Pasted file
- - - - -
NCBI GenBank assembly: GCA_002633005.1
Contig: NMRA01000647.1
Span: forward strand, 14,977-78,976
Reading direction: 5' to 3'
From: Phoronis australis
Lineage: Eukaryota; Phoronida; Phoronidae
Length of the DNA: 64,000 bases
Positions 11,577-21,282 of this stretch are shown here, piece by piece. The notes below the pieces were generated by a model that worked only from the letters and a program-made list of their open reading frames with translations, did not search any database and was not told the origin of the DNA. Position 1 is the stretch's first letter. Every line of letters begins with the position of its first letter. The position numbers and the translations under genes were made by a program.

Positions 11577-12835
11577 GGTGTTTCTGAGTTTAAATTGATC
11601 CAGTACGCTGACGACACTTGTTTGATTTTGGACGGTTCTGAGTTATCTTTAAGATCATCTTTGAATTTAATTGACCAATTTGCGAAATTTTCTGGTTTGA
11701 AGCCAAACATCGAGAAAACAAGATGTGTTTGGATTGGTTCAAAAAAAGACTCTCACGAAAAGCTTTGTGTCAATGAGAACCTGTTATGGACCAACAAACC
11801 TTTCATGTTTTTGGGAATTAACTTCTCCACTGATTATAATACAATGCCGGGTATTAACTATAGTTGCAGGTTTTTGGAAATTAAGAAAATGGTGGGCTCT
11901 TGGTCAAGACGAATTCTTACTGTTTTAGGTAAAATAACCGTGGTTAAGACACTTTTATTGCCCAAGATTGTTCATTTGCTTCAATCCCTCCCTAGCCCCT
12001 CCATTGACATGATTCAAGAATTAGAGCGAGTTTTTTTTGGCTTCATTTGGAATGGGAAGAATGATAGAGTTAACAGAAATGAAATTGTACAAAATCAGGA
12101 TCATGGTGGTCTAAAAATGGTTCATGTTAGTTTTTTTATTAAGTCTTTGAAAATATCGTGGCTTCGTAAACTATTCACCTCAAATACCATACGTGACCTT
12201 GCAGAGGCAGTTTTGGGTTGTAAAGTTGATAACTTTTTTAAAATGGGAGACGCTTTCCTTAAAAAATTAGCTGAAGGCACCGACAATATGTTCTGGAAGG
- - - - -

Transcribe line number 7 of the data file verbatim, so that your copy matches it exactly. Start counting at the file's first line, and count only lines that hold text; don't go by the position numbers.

Length of the DNA: 64,000 bases